Author Topic: LIVE: Atlas-V - MUOS-5 - June 24, 2016  (Read 55909 times)

Offline Orbiter

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Offline kevin-rf

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Re: LIVE: Atlas-V - MUOS-5 - June 24, 2016
« Reply #221 on: 07/08/2016 07:03 PM »
Shades of the AEHF failure? Didn't it also have a Japanese IHI supplied motor?
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Offline psionedge

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Re: LIVE: Atlas-V - MUOS-5 - June 24, 2016
« Reply #222 on: 07/08/2016 07:17 PM »
MUOS and AEHF are both on an LM bus, right?

Offline Targeteer

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Re: LIVE: Atlas-V - MUOS-5 - June 24, 2016
« Reply #223 on: 07/08/2016 09:10 PM »
http://www.navy.mil/submit/display.asp?story_id=95601

 Story Number: NNS160708-18Release Date: 7/8/2016 2:27:00 PM
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From Space and Naval Warfare Systems Command Public Affairs

SAN DIEGO (NNS) -- The fifth Mobile User Objective System satellite, which successfully launched aboard a United Launch Alliance Atlas 5 on June 24, was projected to reach its geosynchronous orbit and enter its test location 22,000 miles above Hawaii by July 3.

The satellite experienced an anomaly that required the transfer maneuver to be temporarily halted.

The Navy's Program Executive Office for Space Systems has reconfigured the satellite from orbital transfer into a stabilized, safe intermediate orbit to allow the MUOS team to evaluate the situation and determine options for proceeding.

MUOS-5 was launched as an on-orbit spare to provide immediate redundancy to the MUOS constellation, which is performing nominally. MUOS-5 is an on-orbit spare, and delay in reaching its test location will have no impact upon current legacy or Wideband Code Division Multiple Access satellite communications operations.

MUOS-1 through MUOS-4 are now in orbit and supporting operations via their legacy payloads that provide ultra high frequency satellite communications for the Department of Defense.

The Navy's Program Executive Office for Space Systems, located at the Space and Naval Warfare Systems Command in San Diego, is responsible for the MUOS program.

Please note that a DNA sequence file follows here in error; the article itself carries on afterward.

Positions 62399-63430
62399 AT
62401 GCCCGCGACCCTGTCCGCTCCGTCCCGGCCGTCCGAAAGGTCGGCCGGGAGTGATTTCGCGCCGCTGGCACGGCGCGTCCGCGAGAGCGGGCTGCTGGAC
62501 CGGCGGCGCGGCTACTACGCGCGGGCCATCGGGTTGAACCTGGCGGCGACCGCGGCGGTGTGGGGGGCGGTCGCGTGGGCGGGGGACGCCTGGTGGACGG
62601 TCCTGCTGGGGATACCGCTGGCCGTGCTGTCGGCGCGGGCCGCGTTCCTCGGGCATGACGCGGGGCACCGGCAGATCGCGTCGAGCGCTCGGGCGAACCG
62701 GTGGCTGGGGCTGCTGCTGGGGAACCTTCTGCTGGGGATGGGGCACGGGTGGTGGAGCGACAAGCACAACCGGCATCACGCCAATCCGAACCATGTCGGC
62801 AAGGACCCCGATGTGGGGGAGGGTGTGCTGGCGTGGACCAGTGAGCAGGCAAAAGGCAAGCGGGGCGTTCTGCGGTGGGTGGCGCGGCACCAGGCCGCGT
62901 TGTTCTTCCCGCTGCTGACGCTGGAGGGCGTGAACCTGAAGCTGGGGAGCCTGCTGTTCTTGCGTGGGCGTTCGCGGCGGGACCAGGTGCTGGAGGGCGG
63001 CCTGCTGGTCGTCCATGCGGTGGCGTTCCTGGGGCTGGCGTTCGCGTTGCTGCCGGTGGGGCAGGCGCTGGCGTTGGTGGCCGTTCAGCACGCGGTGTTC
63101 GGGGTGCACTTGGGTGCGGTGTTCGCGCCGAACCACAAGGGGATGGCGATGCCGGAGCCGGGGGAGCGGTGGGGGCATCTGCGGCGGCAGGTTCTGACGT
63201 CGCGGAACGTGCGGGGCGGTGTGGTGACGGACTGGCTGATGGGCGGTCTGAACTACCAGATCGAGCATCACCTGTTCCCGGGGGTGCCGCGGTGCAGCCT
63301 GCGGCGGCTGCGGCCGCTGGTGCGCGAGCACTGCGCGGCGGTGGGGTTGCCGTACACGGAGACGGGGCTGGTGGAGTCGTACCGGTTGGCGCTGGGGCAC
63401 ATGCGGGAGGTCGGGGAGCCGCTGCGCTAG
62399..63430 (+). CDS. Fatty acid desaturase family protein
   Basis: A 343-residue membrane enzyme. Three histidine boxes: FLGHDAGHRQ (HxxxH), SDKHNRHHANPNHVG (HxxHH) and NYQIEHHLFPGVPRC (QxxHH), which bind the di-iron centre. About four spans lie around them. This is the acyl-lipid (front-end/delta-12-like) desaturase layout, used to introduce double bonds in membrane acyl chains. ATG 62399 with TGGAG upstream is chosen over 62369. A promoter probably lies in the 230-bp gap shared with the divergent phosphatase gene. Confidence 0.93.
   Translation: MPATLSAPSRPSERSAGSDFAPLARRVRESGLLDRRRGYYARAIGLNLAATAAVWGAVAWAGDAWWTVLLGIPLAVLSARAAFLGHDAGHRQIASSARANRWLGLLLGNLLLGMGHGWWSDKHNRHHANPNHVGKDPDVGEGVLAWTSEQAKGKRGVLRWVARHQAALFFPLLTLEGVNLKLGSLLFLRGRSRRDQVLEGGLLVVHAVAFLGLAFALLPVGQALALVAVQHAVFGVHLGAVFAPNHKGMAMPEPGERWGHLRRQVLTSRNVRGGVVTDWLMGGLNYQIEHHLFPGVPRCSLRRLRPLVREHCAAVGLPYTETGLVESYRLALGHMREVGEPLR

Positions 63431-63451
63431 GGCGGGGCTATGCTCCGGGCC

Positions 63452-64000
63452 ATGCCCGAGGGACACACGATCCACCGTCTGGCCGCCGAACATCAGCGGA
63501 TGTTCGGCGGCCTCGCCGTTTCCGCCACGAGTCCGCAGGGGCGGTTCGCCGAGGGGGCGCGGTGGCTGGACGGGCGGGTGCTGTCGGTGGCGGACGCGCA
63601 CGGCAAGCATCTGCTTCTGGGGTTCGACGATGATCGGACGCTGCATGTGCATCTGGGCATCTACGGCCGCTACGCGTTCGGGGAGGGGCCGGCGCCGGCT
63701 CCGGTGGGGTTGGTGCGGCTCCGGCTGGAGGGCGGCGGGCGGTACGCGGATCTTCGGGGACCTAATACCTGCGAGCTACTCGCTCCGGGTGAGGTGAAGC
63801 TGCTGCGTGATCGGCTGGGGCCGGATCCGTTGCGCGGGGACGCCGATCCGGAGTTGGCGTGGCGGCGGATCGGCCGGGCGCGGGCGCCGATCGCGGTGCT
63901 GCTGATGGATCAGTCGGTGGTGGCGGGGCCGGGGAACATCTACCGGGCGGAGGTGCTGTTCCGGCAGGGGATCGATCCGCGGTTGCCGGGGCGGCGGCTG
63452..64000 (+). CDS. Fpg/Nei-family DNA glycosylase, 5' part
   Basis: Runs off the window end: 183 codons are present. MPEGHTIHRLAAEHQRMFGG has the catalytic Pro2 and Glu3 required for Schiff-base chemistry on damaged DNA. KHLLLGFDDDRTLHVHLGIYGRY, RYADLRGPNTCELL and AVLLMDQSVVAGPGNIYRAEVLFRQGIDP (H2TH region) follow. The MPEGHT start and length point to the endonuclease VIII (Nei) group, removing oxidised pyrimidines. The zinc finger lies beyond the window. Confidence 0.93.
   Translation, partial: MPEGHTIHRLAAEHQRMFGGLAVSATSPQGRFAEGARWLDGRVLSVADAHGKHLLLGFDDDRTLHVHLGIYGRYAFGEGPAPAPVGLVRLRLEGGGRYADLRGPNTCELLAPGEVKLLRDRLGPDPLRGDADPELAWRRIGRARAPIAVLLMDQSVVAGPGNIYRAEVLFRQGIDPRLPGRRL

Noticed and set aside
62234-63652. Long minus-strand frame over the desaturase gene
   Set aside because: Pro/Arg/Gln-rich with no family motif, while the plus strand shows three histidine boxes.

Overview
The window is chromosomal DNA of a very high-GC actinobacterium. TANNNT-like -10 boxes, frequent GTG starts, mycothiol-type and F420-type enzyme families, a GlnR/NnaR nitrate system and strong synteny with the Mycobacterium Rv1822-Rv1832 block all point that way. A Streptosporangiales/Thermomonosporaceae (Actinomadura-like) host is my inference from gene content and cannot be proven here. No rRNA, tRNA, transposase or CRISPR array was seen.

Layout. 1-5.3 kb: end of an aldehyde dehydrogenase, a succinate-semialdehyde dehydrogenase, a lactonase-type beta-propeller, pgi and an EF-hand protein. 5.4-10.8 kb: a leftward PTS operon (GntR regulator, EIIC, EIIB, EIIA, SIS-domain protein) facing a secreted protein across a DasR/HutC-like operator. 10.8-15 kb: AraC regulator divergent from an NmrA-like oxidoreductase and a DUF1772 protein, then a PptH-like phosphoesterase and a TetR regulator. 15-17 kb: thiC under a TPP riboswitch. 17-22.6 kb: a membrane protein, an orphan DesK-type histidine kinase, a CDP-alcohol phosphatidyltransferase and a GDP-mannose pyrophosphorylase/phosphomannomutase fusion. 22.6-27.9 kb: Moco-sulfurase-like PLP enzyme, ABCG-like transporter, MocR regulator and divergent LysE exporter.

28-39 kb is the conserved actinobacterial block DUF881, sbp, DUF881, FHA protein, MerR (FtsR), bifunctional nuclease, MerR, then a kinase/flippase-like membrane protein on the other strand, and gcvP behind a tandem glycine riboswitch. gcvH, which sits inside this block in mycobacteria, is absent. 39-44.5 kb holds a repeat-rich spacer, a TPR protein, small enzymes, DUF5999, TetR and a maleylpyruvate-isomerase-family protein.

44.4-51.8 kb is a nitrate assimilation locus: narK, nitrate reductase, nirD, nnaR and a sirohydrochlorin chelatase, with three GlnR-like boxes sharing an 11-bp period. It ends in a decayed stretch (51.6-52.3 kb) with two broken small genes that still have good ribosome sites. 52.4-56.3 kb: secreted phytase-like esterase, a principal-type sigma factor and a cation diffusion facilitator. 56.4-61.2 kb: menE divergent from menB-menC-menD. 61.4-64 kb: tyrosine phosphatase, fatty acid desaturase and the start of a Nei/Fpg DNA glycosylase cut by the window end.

For more information, visit http://www.public.navy.mil/spawar/PEOSpaceSystems.

For more news from Space and Naval Warfare Systems Command, visit http://www.navy.mil/local/spawar.

For more information, visit http://www.navy.mil, http://www.facebook.com/usnavy, or http://www.twitter.com/usnavy.
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Offline 4353

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Re: LIVE: Atlas-V - MUOS-5 - June 24, 2016
« Reply #224 on: 07/10/2016 10:09 PM »
The white orbit is the ~15250 x 35700 km, 9.8 degree inclined GTO orbit in which Paul Camilleri and me have observed the satellite over the period July 3-9. i.e. this is the orbit it is currently stranded in.

The red orbit is the initial insertion orbit from June 24. The grey orbit is the sunsynchronous geosynchronous (sorry, I was tired...) orbit it was aimed for.



« Last Edit: 07/11/2016 02:25 PM by 4353 »

Offline ZachS09

Re: LIVE: Atlas-V - MUOS-5 - June 24, 2016
« Reply #225 on: 07/17/2016 07:19 PM »
Is it a possibility that the reason of the apogee propulsion failure might link to the soldering defect that shuffled it two launches behind schedule?

(MUOS 5 is known as SV-3)
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Offline Skyrocket

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Re: LIVE: Atlas-V - MUOS-5 - June 24, 2016
« Reply #226 on: 07/17/2016 07:32 PM »
Is it a possibility that the reason of the apogee propulsion failure might link to the soldering defect that shuffled it two launches behind schedule?

(MUOS 5 is known as SV-3)

Without any information on the nature of the issue, it is only speculation.

Offline psionedge

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Re: LIVE: Atlas-V - MUOS-5 - June 24, 2016
« Reply #227 on: 07/18/2016 07:41 PM »
Is it a possibility that the reason of the apogee propulsion failure might link to the soldering defect that shuffled it two launches behind schedule?

(MUOS 5 is known as SV-3)
Unlikely, though anomalies on govt satellites are classified. Still I don't see much overlap between the repaired item and the propulsion system.
Quote